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Testing

What is contact tracing?

WHAT IS CONTACT TRACING?
Contact tracing means providing information, guidance and support to people who may have been around someone who has tested positive for COVID-19 to help minimize its spread.

WHY IT MATTERS
Contact tracing helps stop the spread of the COVID-19 virus by making sure someone who might have the virus takes extra steps to help protect others. In Oregon, local public health authorities use contact tracing to prevent the spread of many types of diseases, like measles.

HOW IT WORKS

  • Talking with you about how to prevent the spread of the virus, including staying home or at the location provided by public health until the danger has passed. This is known as “self-quarantine.”

  • Providing health information on how to care for yourself and others if you start having symptoms.

  • Sharing resources available in your community that can support you while you self-quarantine.

WHO DOES THE CONTACT TRACING?
The Oregon COVID-19 Contact Collaborative includes the Oregon Health Authority, local and tribal public health authorities, and community-based organizations working together to stop the spread of COVID-19.

HOW DO YOU HELP COMMUNITIES AFFECTED BY RACISM AND OPPRESSION?
OHA understands how important it is to meet the different needs of all people in Oregon. COVID-19 has impacted communities affected by systemic racism and oppression more than others.

OHA is working closely with community-based organizations during the pandemic to address the uneven effects of COVID-19. Community-based organizations help us understand, reach and respond to the needs of people of color, tribal members, people with disabilities, immigrant and refugee communities, LGBTQIA+ communities, and migrant and seasonal farm workers.

HOW DO YOU PROTECT MY PRIVACY?
We want everyone to feel safe when talking to a COVID-19 Contact Collaborative team member. Your information is strictly confidential and your information will not be shared with other agencies, including immigration officials.

WHO RECEIVES A CALL?
People with a confirmed positive COVID-19 test may receive a call from their local or Tribal health authorities who are working with the Oregon COVID-19 Contact Collaborative.

People who may have been exposed to COVID-19 by someone with a positive COVID-19 test may receive a call from a member of the Oregon COVID-19 Contact Collaborative.

WHAT QUESTIONS ARE COVERED?

  • County of residence

  • Date of birth

  • Contact information: phone number, email address and mailing address

  • Occupation

  • Race / ethnicity

  • Disability status

  • Any symptoms of COVID-19

  • Sexual orientation

  • Gender identity

NOT COVERED:

  • Social Security number

  • Immigration status (Note: Information will not be shared with immigration authorities or law enforcement. Getting tested or getting treatment for COVID-19 will not affect your ability to get permanent residency in the U.S.)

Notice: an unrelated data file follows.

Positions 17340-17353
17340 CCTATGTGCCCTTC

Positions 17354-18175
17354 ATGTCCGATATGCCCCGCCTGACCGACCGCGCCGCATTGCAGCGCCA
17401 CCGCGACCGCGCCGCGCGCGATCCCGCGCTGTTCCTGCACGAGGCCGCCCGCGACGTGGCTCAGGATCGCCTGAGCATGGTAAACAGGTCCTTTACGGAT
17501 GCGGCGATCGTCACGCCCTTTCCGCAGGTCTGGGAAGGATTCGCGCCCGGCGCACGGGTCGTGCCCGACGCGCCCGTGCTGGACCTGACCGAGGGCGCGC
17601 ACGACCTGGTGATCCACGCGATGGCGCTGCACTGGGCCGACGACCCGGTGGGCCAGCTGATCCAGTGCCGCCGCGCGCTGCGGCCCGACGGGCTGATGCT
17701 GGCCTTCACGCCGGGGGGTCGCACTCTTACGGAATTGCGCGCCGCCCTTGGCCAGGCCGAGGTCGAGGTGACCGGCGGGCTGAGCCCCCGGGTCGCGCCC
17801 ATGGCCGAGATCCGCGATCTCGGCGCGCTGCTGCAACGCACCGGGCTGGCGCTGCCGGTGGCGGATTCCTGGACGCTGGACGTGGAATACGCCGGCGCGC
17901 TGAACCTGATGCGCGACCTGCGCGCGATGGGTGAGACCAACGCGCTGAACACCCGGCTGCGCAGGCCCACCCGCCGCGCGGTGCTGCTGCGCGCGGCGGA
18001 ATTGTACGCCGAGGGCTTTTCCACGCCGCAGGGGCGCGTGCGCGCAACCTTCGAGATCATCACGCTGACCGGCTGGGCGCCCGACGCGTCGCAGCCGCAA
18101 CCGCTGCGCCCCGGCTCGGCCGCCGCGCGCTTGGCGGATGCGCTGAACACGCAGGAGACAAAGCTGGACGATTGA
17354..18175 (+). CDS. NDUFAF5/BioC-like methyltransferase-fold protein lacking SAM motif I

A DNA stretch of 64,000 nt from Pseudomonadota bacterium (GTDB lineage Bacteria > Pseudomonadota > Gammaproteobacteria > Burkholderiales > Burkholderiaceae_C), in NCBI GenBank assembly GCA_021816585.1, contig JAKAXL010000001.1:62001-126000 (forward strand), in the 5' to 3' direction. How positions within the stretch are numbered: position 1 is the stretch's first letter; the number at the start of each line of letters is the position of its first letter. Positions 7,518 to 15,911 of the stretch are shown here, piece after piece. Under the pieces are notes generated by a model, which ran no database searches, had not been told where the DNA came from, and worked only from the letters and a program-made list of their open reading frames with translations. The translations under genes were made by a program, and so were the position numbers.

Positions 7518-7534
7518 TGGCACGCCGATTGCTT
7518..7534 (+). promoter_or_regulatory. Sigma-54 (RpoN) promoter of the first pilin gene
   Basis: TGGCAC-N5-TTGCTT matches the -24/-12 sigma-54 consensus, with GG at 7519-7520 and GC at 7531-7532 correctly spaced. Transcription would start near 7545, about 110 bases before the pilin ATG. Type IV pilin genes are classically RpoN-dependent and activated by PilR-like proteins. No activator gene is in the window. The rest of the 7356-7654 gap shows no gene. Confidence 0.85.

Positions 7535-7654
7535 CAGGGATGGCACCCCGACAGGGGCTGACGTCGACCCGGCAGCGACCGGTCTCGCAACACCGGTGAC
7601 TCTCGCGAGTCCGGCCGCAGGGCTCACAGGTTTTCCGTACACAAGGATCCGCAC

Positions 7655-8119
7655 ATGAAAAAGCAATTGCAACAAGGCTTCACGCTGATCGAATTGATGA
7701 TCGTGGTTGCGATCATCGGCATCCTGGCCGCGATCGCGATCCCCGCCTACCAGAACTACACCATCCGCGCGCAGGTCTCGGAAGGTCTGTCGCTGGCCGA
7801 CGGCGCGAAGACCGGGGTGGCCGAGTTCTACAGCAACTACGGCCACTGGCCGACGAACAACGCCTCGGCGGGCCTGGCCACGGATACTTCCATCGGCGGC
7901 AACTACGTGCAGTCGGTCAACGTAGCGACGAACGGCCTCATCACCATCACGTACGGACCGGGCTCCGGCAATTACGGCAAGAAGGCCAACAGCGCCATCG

• Credit card number, bank account or billing information

If anyone calls you requesting this information, hang up. This could be someone trying to use your information for a scam.

WHAT TO EXPECT DURING A CALL

If you have a confirmed positive COVID-19 test:
A local or Tribal public health team member will reach out via phone and mail. They will give you information on how to prevent the spread of the virus, how to care for yourself and how to connect with resources in your community. You will be encouraged to self-quarantine for at least 10 days after symptoms begin and at least 24 hours after fever is gone (without using medicine to reduce the fever) and COVID-19 symptoms are improving.

Self-quarantine means staying away from all people, including household members and family. Unless you need to get medical treatment, do not leave your house until your health care provider says it is safe.

If you do not have symptoms, you will be asked to quarantine for 10 days after you tested positive.

The public health team member will:

  • Help you remember the places you visited and the people you may have been in contact with two days before you first became sick. Contact means being less than 6 feet from someone for at least 15 minutes.

  • Ask about people you had contact with, then contact that person but keep your identity anonymous.

  • Give them information on how to monitor themselves for symptoms, instructions on how to get tested if they get sick, and how to avoid spreading the virus.

Your information is strictly confidential and will be treated as protected health information.

If you have been identified as having had contact with a person that has COVID-19:
A public health team member will reach out via phone. They will let you know that you may have been exposed to COVID-19 and share information about:

  • Symptoms to watch for
  • How to get tested if you get sick
  • How to prevent the spread of the virus
  • How to care for yourself
  • How to connect with resources in your community

Even if you do not have symptoms, you will be asked to self-quarantine for 14 days. After 14 days, the danger of your becoming sick will have passed.

During this time, they will be contacting you daily to see if you develop symptoms. If you do not experience any symptoms after 14 days, you can end your quarantine. If you do experience COVID-19 symptoms, they will help you get tested.

COVID-19 symptoms include:

  • Cough, shortness of breath or difficulty breathing

  • Fever, chills, repeated shaking with chills

  • Muscle pain

  • Headache

  • Sore throat or new loss of taste or smell

You can learn more about the Oregon COVID-19 Contact Collaborative and their work to stop the spread of COVID-19.